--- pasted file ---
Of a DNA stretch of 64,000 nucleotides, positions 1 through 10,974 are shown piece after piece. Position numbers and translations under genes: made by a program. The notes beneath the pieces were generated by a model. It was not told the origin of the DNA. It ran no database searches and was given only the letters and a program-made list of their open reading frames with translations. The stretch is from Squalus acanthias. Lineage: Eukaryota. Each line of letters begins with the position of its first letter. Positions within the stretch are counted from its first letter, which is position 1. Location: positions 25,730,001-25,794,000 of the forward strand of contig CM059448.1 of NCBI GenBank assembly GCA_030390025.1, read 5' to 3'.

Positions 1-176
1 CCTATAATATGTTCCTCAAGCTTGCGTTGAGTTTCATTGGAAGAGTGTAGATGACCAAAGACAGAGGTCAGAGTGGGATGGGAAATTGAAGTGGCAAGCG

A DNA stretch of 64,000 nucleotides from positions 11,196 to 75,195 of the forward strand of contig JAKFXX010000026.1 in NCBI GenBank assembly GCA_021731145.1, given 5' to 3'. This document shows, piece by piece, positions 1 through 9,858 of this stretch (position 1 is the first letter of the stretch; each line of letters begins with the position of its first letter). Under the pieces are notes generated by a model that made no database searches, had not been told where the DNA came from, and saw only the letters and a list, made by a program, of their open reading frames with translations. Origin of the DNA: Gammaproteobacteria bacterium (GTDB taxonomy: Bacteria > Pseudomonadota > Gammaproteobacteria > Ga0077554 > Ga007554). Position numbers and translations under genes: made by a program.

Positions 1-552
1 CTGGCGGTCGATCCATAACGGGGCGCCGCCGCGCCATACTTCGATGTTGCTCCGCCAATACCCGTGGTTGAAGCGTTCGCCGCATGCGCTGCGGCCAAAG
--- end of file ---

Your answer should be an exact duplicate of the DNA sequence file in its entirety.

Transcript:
Of a DNA stretch of 64,000 nucleotides, positions 1 through 10,974 are shown piece after piece. Position numbers and translations under genes: made by a program. The notes beneath the pieces were generated by a model. It was not told the origin of the DNA. It ran no database searches and was given only the letters and a program-made list of their open reading frames with translations. The stretch is from Squalus acanthias. Lineage: Eukaryota. Each line of letters begins with the position of its first letter. Positions within the stretch are counted from its first letter, which is position 1. Location: positions 25,730,001-25,794,000 of the forward strand of contig CM059448.1 of NCBI GenBank assembly GCA_030390025.1, read 5' to 3'.

Positions 1-176
1 CCTATAATATGTTCCTCAAGCTTGCGTTGAGTTTCATTGGAAGAGTGTAGATGACCAAAGACAGAGGTCAGAGTGGGATGGGAAATTGAAGTGGCAAGCG

A DNA stretch of 64,000 nucleotides from positions 11,196 to 75,195 of the forward strand of contig JAKFXX010000026.1 in NCBI GenBank assembly GCA_021731145.1, given 5' to 3'. This document shows, piece by piece, positions 1 through 9,858 of this stretch (position 1 is the first letter of the stretch; each line of letters begins with the position of its first letter). Under the pieces are notes generated by a model that made no database searches, had not been told where the DNA came from, and saw only the letters and a list, made by a program, of their open reading frames with translations. Origin of the DNA: Gammaproteobacteria bacterium (GTDB taxonomy: Bacteria > Pseudomonadota > Gammaproteobacteria > Ga0077554 > Ga007554). Position numbers and translations under genes: made by a program.

Positions 1-552
1 CTGGCGGTCGATCCATAACGGGGCGCCGCCGCGCCATACTTCGATGTTGCTCCGCCAATACCCGTGGTTGAAGCGTTCGCCGCATGCGCTGCGGCCAAAG